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JAY BENNETT The Magnificent Defeat
Rykodisc RCD10880(2006)

Jay Bennett

For those of us not in the know, Jay Bennett was an integral creative force in alt. Country rockers Wilco who have been referred to in some quarters as 'the most famous band, you may never have heard of'. Bennett is a creative loose creative cannon who once outside of the commercial concerns of Wilco has gone into a song writing overdrive.

As his accompanying notes to the album explain, he wrote in the region of 70 songs on the back of some of life's more challenging experiences. Yet having whittled down the songs to a more manageable 13, you could be excused for wondering how he still managed to come up with such a messy yet compelling melange of warped country tinged roots rock.

I'm not entirely sure what the title of the album relates to, and given it is some 4 years since he left Wilco, perhaps the title is a commentary on the near misses of some of these songs which are a mix of rough diamonds played with tons of passion, albeit some of it misdirected

Utilising an array of instruments ranging from the homemade variety through to a batch of Hammonds and battered junk shop purchases, multi instrumentalist Jay has dived headlong into his studio and come up with a mix of the good, the bad, the ugly the downright derivative, best described as a flawed master piece.

He sets out his stall on opening 'Slow Beautifully Seconds Faster' with a mix of fazed voices, backward sounding tapes and fractured melody lines, and follows that with the Elvis Costello/Sean Tyla sounding acoustic stomp of '5th Grade'. Sometimes the mishmash of cluttered production works well as on real gem of a relationship track, 'Replace Me'. The song utilises a glorious psychedelic bridge as part of a more straight ahead rock and roll feel and you can't help but wonder how the angst of the Punk inflected late 70's ever found itself melded to such eclectic alt. country/roots music such as this.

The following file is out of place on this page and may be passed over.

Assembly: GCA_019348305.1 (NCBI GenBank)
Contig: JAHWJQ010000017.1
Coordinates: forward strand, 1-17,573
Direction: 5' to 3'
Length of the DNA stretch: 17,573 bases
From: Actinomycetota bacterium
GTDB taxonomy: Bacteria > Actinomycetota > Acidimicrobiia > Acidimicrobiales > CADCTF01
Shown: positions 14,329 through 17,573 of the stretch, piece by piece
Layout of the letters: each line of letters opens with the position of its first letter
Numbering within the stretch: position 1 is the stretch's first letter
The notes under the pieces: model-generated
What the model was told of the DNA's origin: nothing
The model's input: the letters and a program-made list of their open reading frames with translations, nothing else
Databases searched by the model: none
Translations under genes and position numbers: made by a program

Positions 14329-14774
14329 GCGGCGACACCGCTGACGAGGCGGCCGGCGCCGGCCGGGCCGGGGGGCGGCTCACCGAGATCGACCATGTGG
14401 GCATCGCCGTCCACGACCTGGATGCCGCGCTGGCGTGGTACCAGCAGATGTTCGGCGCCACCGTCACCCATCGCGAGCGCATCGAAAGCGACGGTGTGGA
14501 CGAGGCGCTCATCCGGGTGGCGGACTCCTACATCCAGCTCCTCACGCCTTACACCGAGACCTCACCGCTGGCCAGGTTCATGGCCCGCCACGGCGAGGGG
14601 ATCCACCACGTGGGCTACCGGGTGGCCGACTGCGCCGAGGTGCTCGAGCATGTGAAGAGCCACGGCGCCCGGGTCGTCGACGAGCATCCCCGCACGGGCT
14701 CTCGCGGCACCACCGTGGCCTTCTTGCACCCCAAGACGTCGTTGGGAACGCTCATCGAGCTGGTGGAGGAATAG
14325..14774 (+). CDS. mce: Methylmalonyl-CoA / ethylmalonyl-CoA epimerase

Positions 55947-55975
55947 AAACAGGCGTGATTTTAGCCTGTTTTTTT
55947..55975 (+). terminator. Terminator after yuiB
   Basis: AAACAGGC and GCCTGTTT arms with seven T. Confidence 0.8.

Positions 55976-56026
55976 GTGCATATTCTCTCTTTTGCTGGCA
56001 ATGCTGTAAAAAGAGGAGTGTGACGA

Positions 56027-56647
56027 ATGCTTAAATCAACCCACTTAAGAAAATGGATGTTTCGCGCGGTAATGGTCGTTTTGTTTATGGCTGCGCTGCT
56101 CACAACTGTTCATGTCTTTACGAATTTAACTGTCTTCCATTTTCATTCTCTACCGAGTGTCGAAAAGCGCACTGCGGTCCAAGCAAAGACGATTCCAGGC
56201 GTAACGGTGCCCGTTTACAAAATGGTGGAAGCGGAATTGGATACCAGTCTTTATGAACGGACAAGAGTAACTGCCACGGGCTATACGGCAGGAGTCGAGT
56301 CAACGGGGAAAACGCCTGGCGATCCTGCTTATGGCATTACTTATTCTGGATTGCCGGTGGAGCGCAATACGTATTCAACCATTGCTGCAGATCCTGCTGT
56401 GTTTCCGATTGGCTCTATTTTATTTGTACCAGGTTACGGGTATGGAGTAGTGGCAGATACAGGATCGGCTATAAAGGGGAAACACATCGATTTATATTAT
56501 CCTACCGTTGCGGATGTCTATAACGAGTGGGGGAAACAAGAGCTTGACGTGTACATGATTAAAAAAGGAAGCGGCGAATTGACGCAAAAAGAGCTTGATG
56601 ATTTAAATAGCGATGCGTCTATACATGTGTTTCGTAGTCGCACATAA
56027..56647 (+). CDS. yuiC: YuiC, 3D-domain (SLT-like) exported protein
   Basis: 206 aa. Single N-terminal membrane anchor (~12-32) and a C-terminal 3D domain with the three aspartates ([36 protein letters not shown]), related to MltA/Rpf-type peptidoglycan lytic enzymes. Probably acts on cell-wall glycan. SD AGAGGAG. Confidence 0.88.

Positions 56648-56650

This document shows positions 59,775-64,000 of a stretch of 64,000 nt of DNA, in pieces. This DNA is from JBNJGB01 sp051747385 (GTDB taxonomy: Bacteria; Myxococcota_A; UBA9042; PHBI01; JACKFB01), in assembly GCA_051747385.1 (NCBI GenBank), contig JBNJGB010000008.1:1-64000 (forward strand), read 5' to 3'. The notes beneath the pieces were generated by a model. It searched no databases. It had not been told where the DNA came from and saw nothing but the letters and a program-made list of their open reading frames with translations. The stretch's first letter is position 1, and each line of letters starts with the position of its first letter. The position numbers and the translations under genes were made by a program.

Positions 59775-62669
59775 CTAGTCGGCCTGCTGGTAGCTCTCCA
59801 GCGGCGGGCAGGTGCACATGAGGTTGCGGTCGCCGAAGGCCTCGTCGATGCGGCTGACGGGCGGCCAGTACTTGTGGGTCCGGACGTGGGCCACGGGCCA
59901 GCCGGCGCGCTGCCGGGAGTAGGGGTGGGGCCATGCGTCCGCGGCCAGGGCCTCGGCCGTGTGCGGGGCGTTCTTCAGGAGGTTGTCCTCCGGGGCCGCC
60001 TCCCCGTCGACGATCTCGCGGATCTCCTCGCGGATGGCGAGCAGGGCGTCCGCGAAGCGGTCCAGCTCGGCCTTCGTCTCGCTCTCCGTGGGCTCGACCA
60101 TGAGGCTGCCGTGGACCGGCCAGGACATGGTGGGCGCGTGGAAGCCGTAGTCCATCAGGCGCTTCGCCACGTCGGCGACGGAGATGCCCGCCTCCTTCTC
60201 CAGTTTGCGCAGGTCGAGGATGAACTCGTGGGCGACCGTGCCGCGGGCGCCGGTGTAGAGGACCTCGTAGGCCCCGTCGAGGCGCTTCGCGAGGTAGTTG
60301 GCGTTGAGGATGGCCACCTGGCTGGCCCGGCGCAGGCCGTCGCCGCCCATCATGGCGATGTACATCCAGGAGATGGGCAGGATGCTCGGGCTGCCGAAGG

This is the kind of album that will take many more plays to reveal all the nuances. And yet in spite of all the layers of instrumentation and occasional beautifully conceived production techniques - listen to the haunting swirling keyboard parts - it is the simpler efforts such as the lovely and Beatles tinged ballad 'The Palace at 4am' and the countryish 'Thank You' that work best; Similarly the stripped down 'Survey The Damage' is another example of Jay's real art; and one of the stand out tracks on the album. The gentle melody line and harmony vocals are reminiscent of The Connells, and are brilliantly punctuated by a glorious mid number Neil Young style warped/distorted guitar break.

By contract the chaotic, double tracked vocals of 'Butterfly' represents the other side of Jay's oeuvre, being a coarse, chaotic, piece that sounds like a late night outtake.

But Jay is nothing if not surprising and slips into the 60's folk pop shoes of 'I'm Feeling Fine' which suggests he can pen a commercial ditty at the drop of a hat. By the time of the penultimate 'Good as Gold' (there is an extra unlisted track); Jay eschews the plethora of instruments for a simple acoustic guitar and a beautiful song.

For the most part, 'The Magnificent Defeat' is a left field eclectic album and perhaps Rykodisc is the perfect label for Jay's feverish musical imagination and inventive production techniques. But somewhere amidst all the glorious musical anarchy is a singer song writer of real substance. File under near miss.


Review by Pete Feenstra

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***** Out of this world | **** Pretty damn fine |
*** OK, approach with caution unless you are a fan |
** Instant bargain bin fodder | * Ugly. Just ugly

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